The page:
In today’s daf (Yoma 46b) we are informed of a debate concerning someone who, after scooping up coals from the altar for the incense fire-pan, extinguishes a coal. And why should this be a problem? Because we are taught that ‘a permanent fire shall be aflame on the altar; it shall not be extinguished’ (Vayikra 6:6) – from which we derive that there is a prohibition of extinguishing fire of the altar.
But what if the coal has been removed from the altar? At that point, is the coal still considered to be ‘the fire of the altar’? Or perhaps, since the coal has been removed from the fire, the above-mentioned biblical prohibition no longer applies? On this question we are taught that Abaye and Rava disagree.
However, the Gemara then informs us of the opinion of Rabbi Nachman who raises the question of the permissibility of extinguishing a coal that has been removed from the altar for a mundane reason rather than for use with the incense. Concerning such a case, the Gemara responds that the coal ‘was not removed for its assigned purpose’ and it therefore retains its status as ‘the fire of the altar’. Consequently, someone who extinguishes it is liable.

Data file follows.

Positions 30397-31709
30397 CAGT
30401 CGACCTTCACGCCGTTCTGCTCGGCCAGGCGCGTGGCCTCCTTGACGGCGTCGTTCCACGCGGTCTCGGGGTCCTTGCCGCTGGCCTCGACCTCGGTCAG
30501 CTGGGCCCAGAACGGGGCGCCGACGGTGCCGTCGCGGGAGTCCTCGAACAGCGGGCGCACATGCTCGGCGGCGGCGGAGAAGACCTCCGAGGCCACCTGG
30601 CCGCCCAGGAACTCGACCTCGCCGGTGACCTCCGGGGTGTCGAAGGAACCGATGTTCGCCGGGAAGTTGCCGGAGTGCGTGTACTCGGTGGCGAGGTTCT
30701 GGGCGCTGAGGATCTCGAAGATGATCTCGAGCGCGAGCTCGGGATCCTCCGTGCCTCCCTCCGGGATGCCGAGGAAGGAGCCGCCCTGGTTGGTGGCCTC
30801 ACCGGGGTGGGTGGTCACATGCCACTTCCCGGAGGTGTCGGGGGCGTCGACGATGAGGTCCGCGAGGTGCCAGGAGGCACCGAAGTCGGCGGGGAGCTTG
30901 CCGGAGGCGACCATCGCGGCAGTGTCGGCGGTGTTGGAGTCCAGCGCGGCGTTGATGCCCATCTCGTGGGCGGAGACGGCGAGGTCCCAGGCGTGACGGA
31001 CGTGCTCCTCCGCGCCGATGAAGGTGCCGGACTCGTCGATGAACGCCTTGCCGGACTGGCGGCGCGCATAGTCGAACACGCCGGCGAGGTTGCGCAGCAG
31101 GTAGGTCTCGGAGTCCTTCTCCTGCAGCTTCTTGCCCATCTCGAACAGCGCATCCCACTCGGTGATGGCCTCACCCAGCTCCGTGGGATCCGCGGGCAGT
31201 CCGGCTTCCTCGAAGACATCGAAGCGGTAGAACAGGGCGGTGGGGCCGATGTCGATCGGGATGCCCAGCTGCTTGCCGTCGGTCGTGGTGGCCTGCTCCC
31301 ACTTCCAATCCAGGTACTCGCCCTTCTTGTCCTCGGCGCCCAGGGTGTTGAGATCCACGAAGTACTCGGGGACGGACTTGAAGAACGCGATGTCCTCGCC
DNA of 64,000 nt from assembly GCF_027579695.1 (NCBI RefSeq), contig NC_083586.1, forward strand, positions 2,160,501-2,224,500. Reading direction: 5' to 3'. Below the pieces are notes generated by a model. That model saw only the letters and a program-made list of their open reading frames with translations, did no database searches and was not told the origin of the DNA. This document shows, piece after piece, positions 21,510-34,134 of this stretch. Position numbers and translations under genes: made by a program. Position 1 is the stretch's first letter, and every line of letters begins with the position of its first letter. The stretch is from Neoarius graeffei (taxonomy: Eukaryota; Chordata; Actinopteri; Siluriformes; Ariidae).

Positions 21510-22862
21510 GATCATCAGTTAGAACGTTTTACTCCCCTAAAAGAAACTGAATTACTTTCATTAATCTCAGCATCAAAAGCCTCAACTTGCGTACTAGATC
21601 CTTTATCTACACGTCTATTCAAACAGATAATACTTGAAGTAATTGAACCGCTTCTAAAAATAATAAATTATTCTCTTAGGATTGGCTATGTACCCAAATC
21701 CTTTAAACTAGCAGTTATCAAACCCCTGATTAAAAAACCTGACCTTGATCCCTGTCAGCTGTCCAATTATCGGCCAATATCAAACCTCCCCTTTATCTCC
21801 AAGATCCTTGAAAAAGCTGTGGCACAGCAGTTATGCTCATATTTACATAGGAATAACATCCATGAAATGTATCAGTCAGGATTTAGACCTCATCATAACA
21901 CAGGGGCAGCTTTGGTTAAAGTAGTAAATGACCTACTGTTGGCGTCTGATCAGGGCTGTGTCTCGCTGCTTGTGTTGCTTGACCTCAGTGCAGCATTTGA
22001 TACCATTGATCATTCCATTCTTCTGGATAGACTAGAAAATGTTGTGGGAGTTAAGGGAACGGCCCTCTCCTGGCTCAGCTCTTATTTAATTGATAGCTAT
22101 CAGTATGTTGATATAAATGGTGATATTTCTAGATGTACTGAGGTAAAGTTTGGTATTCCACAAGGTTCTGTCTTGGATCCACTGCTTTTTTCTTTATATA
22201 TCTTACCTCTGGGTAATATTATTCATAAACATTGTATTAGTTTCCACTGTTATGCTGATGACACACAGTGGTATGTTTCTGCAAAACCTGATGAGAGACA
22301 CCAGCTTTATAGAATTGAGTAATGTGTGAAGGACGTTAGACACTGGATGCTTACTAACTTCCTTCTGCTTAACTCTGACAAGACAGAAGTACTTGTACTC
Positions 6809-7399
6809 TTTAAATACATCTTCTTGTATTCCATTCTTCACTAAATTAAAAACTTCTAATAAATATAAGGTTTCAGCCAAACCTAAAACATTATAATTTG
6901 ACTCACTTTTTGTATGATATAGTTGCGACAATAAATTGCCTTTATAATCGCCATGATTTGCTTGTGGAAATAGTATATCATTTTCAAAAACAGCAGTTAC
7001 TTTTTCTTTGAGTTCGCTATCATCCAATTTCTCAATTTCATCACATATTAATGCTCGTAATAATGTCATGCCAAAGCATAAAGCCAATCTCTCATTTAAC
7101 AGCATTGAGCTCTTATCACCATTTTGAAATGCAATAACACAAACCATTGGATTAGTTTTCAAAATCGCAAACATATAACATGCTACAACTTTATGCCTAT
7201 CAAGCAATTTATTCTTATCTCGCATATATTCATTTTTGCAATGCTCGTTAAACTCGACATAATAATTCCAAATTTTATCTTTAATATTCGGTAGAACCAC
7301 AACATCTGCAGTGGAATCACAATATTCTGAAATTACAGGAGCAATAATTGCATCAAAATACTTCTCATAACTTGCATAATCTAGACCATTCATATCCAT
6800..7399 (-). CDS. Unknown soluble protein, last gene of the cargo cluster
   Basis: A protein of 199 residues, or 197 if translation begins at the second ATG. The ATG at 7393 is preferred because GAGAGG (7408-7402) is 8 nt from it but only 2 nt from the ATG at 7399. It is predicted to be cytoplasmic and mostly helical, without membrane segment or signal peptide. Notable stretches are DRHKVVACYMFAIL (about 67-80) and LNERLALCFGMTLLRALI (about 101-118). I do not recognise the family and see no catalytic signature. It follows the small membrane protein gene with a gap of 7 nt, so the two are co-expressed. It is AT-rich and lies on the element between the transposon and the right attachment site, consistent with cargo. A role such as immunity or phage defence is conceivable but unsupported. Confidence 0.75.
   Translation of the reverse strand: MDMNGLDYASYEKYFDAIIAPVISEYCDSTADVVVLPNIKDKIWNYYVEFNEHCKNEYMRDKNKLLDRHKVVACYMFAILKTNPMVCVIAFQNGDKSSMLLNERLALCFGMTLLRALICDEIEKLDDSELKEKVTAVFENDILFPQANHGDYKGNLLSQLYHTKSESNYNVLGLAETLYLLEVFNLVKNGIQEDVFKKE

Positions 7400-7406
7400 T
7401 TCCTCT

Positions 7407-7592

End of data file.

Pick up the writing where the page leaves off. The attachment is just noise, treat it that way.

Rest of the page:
Having read this, I was moved by the idea that even a piece of coal has its own assigned purpose, and how the act of removing a coal – for a reason for which it was not assigned, leading to the coal being extinguished – is considered to be improper.
And if this is the case with respect to a physical piece of coal, then surely this applies far more to people who can – for various reasons – veer away or be redirected from their mission and purpose, and who can – for a variety of reasons – either personally extinguish or experience others extinguishing parts of the inner flame of their soul.
Ultimately, each of us have our own mission and purpose – as determined by our time and our location, which we are each driven to realise by the inner flame of our soul. And though, as Abaye and Rava discuss, sometimes we can lose our spark while involved in our ‘assigned purpose’, it is clear – as evident from the Gemara’s response to Rabbi Nachman – that we should not remove ourselves, or allow ourselves to be removed, from our assigned mission and purpose, especially if this leads to the extinguishing of parts of the inner flame of our soul.